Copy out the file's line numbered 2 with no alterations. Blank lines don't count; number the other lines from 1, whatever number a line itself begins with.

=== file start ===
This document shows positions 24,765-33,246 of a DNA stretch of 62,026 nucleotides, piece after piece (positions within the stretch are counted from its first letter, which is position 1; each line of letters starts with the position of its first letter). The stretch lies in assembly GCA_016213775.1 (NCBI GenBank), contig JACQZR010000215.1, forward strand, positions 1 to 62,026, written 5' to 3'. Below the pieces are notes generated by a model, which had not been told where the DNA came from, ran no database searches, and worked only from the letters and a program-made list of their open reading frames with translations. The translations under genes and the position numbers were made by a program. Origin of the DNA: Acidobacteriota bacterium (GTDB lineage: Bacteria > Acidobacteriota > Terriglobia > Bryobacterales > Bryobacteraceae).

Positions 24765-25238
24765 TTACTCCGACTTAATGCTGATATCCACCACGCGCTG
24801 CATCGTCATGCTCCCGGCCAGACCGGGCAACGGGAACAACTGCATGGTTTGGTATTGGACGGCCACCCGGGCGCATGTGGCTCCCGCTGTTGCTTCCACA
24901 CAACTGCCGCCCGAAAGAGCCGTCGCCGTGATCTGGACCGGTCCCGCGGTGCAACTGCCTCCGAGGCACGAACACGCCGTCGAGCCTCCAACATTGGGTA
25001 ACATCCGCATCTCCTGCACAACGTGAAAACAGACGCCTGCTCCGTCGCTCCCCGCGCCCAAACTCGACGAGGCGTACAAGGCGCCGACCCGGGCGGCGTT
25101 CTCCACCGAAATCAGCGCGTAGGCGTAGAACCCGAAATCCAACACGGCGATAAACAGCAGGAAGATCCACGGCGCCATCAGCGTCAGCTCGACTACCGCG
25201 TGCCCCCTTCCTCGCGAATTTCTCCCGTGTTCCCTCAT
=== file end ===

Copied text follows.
Positions 24765-25238